This year has been incredible. I’ve done things I didn’t think were possible. At WYCCP, they know how to talk to people on the phone, how to get me things I am entitled to. I could never do that because the social, water board, electricity board – in fact, everyone – would always treat me like a fool and try to get rid of me ASAP. When WYCCP spoke to them, they all started to do their jobs correctly.

I could never repay WYCCP for what they’ve done for me, even all my family think that WYCCP, Oliver and Jeni have been the best things in my life for a very long time. How WYCCP found me I do not know, but thank God they did because I really believe I would have been dead or back in prison without a doubt.

Just a few of the things WYCCP have done for me this year: glasses, teeth, a home, self-respect, and respect from all of my family, employment support allowance, treatment for my hepatitis C and my chronic obstructive pulmonary disease, personal independence payment, and a bus pass.

It was everything I was entitled to but I didn’t know about it at all. I’m on a regular script but I have slipped up and used drugs a few times. When I told Jeni I expected to be told off, but no, she told me that I was only human and made me believe it and that made me feel good about myself.

Every time I tried to thank the guys at WYCCP they wouldn’t take any of it, they said it was me who needed a pat on the back for doing so well. All I did was visit WYCCP once a week and take my mail. If I had a problem I would text Oliver and he would phone me back – all of my problems were tackled ASAP by Oliver or Jeni. They have become more like friends then workers, I didn’t know people like these existed.

Why every jail in the country doesn’t have a WYCCP I just don’t know. It really is hard to describe what WYCCP do for people like me. I am so glad and grateful they came into my life when they did.

I know I am going to lose Jeni who has been my link worker all year but I wish her the very best in whatever she does in the future and I hope she has learned as much from me as I have from her. She is a bright and very intelligent lady and I will miss her so much. It doesn’t seem fair that all she has done for me she has done for free and in her own time, so I must thank her from the bottom of my heart. For every phone call she did for me, every letter she wrote, every chat we had, even every cup of tea and biscuit, but most of all every goal she has helped me achieve.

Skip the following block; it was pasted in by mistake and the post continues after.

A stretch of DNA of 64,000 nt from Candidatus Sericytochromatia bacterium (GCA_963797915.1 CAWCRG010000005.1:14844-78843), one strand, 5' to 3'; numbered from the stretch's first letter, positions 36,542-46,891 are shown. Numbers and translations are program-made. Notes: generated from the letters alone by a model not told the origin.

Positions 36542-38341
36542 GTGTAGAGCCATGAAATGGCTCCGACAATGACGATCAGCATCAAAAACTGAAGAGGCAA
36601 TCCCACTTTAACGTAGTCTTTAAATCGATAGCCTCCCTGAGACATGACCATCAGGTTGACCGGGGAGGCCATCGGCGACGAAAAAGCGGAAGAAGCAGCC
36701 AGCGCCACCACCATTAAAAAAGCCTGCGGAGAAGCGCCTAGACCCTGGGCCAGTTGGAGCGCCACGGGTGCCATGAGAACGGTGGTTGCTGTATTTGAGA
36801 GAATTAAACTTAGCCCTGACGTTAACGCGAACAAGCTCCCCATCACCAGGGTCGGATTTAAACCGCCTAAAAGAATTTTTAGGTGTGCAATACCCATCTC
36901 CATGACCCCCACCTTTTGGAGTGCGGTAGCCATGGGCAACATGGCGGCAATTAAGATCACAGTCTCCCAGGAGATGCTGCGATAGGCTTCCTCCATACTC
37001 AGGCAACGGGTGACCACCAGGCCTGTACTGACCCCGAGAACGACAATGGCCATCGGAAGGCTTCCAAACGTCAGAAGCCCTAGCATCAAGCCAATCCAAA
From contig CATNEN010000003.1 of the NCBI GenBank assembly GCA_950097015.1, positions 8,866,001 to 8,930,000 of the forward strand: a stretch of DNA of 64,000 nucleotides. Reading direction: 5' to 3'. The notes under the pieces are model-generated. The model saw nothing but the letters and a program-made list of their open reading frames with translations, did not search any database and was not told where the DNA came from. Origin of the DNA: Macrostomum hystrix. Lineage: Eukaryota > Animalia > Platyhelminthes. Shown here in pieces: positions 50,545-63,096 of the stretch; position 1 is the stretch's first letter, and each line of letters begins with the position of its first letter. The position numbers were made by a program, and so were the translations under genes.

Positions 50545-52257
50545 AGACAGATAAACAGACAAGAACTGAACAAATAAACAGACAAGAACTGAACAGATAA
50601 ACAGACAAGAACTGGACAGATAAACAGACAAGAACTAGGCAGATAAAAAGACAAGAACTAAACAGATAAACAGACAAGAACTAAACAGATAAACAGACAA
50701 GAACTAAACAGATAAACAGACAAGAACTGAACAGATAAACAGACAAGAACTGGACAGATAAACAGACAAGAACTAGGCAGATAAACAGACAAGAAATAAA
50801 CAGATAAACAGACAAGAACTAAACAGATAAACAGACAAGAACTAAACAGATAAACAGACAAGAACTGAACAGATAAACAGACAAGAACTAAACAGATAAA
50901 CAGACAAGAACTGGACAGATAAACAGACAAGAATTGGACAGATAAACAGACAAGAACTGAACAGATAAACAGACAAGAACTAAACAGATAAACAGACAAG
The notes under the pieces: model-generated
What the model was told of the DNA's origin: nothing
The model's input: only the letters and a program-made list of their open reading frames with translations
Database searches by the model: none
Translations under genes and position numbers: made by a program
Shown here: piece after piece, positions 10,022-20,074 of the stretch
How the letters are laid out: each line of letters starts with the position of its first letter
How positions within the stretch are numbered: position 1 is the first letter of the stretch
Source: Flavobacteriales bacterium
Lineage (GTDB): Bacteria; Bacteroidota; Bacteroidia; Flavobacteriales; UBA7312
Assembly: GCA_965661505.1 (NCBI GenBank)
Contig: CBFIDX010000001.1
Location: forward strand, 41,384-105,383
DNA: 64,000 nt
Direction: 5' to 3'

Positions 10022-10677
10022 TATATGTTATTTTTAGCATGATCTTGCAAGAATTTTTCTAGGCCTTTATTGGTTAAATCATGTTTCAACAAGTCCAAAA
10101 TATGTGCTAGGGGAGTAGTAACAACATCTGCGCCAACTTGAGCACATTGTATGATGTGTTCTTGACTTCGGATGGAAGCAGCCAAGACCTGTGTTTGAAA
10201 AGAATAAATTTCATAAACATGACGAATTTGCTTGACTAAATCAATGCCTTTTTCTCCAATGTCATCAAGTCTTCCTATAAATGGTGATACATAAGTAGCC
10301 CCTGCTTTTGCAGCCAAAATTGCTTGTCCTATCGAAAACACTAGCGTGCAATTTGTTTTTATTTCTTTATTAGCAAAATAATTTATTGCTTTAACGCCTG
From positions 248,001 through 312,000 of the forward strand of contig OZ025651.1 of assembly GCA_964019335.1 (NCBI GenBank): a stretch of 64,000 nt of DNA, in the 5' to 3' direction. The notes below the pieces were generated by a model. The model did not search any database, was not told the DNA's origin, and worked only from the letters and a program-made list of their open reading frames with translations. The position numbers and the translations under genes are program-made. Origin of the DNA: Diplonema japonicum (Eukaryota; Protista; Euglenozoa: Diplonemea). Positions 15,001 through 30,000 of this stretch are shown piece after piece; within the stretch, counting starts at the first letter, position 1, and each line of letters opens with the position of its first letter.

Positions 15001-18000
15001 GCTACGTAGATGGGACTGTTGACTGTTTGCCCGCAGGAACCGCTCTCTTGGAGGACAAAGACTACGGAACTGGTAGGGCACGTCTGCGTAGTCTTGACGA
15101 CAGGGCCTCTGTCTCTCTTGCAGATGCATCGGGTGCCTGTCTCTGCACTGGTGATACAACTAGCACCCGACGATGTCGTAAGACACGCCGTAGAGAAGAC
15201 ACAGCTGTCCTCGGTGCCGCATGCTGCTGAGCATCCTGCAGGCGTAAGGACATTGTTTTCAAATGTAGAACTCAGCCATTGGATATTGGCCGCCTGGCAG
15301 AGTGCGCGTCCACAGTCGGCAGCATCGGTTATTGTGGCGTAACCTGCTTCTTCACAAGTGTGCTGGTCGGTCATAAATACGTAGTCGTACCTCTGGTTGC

There are thousands of people in jails all over this country who get freed not knowing what they are entitled to or how to go about getting it, so most go back to crime because it can be easier to commit crime for money rather than get on the phone to the social to get what they are entitled to, so that’s why the guys are crucial at WYCCP. I truly believe that they more people there are that can do what WYCCP do for ex-offenders like me a lot less crime would be committed.

I did notice that Oliver and Jeni spent a lot of time on the phone just telling people how to do their jobs correctly – it sounds stupid but it is so true. I know because I’ve talked to these sort of people who just want to get rid of people like me, but when anyone from WYCCP talks to them, they seem to listen and get things done. So thank you WYCCP for everything you have done and are still doing for me.

Edward Butler December 2014

Eddie was happy to be identified in this.

By |Health & Care, Older People
2017-02-06T13:40:21+00:00 3rd March 2016|Comments Off on West Yorkshire Community Chaplaincy Project

About the Author:

Sean Tunnicliffe
Sean is the communications Officer at Leeds Older People’s Forum (LOPF) and also deals with admin and office management. He enjoys the wide variety of his role which covers things like designing reports and documents, organising meetings, putting together ebulletins, writing blogs, updating the LOPF website and social media and making sure that the office never runs out of milk. He has worked in the third sector since 2001 first with Volition and then LOPF and is the longest serving member of the Forum Central team. Previous to this Sean had mainly worked in horticulture and also had a spell managing a newsagent shop.